The Yanks can't seem to satirise aspects of their lifestyle without also celebrating them. This was very apparent in Team America: World Police and it is again here.
The particular ingredient of American capitalism that is the subject of half-hearted derision here is synergy - the dark side of webbiness! Synergy is the globalised network of cross-promotion and factoids are its nodes. In order to interface with synergy we all need to develop "complex bonds" - an example of complexity being wasted on the utterly trivial, the consequences of which can be painfully disconcerting for all that get ensnared in the net. "It all seems so arbitrary" reflects one of synergy's victims at the end.
Was I pysched? By Denis Quaid, a bit, perhaps. It's a pity that Selma Blair had such a small part. I do enjoy her penetrating looks - unlike Scarlett Johansson, whose version of coy can be plain annoying. The fact that Alex couldn't find a way to fall in love with Carter Duryea summed up this character. Whether dressed as a high-flyer or like a delivery boy there's not much in there to empathise with. And must we really admire Dan for the way he cares about a dumb sports magazine?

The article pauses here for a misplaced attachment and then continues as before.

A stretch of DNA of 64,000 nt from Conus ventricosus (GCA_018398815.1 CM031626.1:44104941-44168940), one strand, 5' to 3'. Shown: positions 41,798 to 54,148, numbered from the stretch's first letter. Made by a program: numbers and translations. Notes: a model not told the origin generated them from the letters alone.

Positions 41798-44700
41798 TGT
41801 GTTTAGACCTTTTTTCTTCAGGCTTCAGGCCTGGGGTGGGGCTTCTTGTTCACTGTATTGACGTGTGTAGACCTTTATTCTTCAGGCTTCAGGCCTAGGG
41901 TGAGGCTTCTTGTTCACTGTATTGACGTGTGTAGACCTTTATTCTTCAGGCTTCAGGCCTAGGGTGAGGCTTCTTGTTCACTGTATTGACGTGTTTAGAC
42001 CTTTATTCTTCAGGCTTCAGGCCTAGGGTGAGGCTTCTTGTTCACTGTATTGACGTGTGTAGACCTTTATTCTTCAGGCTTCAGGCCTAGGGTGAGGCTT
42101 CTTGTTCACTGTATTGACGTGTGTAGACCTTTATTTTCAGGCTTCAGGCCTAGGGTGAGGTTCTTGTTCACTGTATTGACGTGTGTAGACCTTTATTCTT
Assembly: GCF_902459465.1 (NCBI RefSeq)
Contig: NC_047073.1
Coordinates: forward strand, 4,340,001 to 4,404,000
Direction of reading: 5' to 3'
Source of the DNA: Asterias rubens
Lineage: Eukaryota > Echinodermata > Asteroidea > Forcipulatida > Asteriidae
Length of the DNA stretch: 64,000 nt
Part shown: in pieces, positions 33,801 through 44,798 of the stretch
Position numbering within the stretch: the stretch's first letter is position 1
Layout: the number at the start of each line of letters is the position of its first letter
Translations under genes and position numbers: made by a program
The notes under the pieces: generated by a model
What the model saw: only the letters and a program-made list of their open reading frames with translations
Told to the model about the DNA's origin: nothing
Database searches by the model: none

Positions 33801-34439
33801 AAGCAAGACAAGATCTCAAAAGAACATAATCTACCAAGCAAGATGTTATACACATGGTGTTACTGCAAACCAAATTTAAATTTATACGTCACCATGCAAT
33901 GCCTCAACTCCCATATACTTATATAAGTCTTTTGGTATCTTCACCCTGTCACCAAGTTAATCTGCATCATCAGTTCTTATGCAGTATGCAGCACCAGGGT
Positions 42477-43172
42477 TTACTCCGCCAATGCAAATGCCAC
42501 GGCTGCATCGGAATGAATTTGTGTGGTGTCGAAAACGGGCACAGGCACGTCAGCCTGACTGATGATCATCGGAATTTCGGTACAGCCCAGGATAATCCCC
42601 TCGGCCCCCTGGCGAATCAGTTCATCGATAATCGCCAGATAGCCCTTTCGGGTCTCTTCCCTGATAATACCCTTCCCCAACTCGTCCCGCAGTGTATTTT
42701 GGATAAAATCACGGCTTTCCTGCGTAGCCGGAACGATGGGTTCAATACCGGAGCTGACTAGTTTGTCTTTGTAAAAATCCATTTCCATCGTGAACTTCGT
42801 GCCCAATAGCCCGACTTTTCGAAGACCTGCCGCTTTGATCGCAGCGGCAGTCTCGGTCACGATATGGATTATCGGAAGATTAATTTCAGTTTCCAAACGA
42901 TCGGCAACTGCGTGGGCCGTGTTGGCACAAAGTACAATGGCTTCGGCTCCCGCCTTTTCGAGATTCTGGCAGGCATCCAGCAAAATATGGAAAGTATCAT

In Good Company ends up by effectively proposing that with just a bit of attitudinal fine-tuning corporate life can become deeply meaningful. The difference is apparently whether you jog with a cellphone clasped to your ear indoors, or whether you find a way to do it outdoors on the beach.